A project led by emeritus Prof. Gerald Kulcinski (engineering physics) looks to develop and demonstrate a lightweight, low power neutron source capable of rapidly detecting unexploded ordnance both on land and in the surf. Work is underway in the fusion neutron generation lab on campus, and the team hopes to reach the prototype phase by year’s end.

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Accelerator Chronicle

Double dipping


Photo courtesy of UW–Madison College of Engineering.
Photo courtesy of UW–Madison College of Engineering.
Dual-action “slippery” catheter fights bacteria

With support from WARF Accelerator, a super-slippery coating being developed at a University of Wisconsin–Madison lab could benefit medical catheters, factory equipment and even some day, oil tankers.

The coating contains a lubricating oil that resists the attachment of bacteria. A first commercial target is catheters, which are used to deliver or remove fluids in medicine.

Catheters are frequently colonized by bacteria that form a tough ‘biofilm’ that resists agents that would otherwise kill them.

Between 250,000 and 500,000 catheter infections in the United States each year cost billions through increased use of antibiotics, longer hospital stays and the need to replace the catheter.

Prof. David Lynn (chemical engineering) created the patented coating by alternately dipping an object in two polymer solutions.

WARF holds several patents on Lynn’s work and has enrolled the project in the WARF Accelerator program. According to WARF Accelerator director Greg Keenan, “The super-slippery surface could reduce infections, blockages and costs associated with catheters.”

WARF Accelerator aims to cut risks of promising technologies and ease the path to licensing by a business. “The goal of WARF Accelerator is to attract industry partners or investors by validating market potential, demonstrating commercial value, and de-risking the underlying technology,” says Keenan.

The new coating can also be infused with slow-release antibiotics, which could kill fungi and bacteria in the bloodstream or urinary tract where catheters are often used.

Working with his wife, Helen Blackwell, a professor of chemistry at UW–Madison with extensive understanding of bacterial growth, Lynn has demonstrated that the ‘slippery liquid-infused porous surfaces’ (SLIPS) indeed prevent bacteria from growing on glass surfaces.

Lynn’s slippery coatings were inspired by certain plant leaves, which cause water to bead up into nearly spherical drops. “There’s been a lot of effort in materials science to develop synthetic mimics of those leaves,” Lynn says.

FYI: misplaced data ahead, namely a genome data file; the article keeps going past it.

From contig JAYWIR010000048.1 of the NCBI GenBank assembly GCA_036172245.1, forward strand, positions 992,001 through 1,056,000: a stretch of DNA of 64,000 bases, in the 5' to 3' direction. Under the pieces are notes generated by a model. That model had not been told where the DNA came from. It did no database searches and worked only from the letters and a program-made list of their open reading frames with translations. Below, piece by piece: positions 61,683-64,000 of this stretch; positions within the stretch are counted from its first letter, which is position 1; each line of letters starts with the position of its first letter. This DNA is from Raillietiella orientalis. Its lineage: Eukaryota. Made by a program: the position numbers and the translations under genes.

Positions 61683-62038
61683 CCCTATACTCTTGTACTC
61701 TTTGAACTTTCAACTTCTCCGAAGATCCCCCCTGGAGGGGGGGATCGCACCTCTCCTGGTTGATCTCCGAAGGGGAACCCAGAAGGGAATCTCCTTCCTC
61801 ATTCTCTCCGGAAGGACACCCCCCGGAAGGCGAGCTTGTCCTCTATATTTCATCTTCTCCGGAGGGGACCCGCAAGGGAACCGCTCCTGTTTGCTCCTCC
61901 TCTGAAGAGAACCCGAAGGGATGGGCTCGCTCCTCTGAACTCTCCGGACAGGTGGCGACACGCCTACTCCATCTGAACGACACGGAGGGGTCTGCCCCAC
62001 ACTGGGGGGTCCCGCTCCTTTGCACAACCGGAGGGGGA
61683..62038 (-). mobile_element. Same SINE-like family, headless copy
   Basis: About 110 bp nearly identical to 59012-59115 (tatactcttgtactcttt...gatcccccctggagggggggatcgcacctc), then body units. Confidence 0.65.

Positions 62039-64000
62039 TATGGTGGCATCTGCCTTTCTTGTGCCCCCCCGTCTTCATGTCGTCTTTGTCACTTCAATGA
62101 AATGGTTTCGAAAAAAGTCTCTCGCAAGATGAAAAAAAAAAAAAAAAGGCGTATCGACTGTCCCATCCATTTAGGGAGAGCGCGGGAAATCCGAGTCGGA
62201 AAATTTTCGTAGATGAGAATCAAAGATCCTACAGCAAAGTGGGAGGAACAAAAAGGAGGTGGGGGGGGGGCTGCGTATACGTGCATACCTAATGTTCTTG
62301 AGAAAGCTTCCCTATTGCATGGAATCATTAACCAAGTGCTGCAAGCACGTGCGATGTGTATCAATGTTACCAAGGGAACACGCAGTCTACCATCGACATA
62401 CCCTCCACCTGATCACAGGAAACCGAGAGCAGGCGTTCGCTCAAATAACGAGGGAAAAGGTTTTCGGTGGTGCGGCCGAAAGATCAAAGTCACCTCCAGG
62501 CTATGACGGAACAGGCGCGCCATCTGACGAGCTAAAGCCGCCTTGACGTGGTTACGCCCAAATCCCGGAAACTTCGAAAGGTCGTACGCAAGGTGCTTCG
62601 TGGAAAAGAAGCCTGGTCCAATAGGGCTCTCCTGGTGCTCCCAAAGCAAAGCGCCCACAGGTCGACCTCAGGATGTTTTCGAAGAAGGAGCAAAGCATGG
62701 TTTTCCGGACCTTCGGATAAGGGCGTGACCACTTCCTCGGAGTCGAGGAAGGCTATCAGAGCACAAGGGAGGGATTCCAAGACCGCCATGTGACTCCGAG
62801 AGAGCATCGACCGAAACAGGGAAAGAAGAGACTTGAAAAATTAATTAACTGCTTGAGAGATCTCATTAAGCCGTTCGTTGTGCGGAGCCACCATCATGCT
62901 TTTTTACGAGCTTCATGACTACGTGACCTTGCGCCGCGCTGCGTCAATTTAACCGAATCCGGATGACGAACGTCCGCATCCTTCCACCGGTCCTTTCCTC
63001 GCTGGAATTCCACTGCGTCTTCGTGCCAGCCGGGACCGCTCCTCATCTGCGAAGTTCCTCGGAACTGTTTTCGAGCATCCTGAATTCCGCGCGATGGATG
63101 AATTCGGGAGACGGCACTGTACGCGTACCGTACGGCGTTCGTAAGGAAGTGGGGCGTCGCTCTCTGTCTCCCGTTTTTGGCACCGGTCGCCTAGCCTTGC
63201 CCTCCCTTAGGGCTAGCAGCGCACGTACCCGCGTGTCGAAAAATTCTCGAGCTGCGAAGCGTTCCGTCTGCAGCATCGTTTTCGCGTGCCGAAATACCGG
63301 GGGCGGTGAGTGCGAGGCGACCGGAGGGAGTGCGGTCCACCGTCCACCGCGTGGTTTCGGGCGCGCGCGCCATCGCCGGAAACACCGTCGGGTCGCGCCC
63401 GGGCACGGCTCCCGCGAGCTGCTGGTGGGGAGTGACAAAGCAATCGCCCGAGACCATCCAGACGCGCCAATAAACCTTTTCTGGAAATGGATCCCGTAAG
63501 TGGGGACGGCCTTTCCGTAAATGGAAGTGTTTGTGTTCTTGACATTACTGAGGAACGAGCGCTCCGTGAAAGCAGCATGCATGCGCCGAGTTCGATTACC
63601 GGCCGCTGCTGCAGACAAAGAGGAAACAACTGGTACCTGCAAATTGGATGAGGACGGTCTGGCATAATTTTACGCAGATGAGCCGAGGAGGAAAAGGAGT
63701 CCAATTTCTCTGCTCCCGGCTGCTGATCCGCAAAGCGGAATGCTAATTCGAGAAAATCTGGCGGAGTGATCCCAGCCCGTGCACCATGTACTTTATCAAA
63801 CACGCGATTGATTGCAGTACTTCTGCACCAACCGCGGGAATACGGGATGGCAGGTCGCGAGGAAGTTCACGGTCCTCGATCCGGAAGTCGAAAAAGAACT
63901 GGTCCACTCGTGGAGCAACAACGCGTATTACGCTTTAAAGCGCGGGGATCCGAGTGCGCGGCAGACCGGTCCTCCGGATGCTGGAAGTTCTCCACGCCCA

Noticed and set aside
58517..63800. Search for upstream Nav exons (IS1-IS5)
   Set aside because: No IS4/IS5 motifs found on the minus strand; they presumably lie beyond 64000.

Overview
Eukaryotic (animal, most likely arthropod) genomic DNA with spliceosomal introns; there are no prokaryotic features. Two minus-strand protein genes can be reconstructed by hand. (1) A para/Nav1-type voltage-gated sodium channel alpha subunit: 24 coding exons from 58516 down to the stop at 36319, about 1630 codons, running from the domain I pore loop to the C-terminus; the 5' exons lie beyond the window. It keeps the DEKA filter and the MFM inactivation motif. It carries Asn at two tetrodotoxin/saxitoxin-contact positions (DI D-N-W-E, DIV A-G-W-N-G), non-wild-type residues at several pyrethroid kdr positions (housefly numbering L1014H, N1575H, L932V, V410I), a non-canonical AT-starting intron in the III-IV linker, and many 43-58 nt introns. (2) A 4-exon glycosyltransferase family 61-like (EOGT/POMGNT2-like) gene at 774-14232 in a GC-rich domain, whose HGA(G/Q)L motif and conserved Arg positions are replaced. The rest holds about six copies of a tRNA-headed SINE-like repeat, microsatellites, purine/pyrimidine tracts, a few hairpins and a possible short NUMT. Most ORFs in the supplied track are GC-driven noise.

Lynn’s SLIPS are porous materials that are made by alternately dipping an object in two polymer solutions. The coatings are about three millionths of a meter thick, about 25 times thinner than a sheet of paper.

While many processes, such as those used in computer chips and solar panels, can coat flat objects, Lynn’s dip-and-redip process can coat complex or curved surfaces like the inside and outside surfaces of a catheter.

About a year ago, funding and support from WARF Accelerator began to support ‘de-risking’ the coating process. Catheters, Lynn notes, “must be long-lasting and able to withstand bending, sterilization, coiling and sitting on a shelf for six months without getting dry or brittle.”

Lynn’s coatings feel ultra smooth, but their rough interior can hold a reservoir of chemicals. “These cargoes could kill bacteria or fungi,” Lynn says. “That could help further prevent fouling by bacteria and prolong the lifetimes of these materials.”

And because the coatings prevent the adhesion of many substances, including water, oil, ketchup and mustard, they may be useful in food processing.

Keenan says, “My experience at LiquiGlide, which is commercializing a different slippery coating, taught me that viscous liquids sticking on solid surfaces results in billions of dollars of waste and inefficiencies. I saw firsthand the tremendous economic, environmental and health care benefits that can be addressed with these new liquid-infused coatings in a wide variety of applications, from consumer packaging to chemical manufacturing to medical devices.”

Catheters carry fluid, which could pull out the lubricating oil or antibiotic additive over time, Lynn says. “We needed to look at what would happen in an artery or vein in contact with blood. Can these coatings also prevent clotting? Can they survive in the high-salt environment of a urinary catheter? How effective is the antibacterial activity?”

So far, one year’s examination has not unearthed serious obstacles, Lynn says. “These are the kind of tests that WARF Accelerator can support and are beyond the usual research and design work we do, but are helpful for firms that may want to license this technology. The technology becomes less risky to them, and more profitable to WARF. The ultimate winner will be the University.”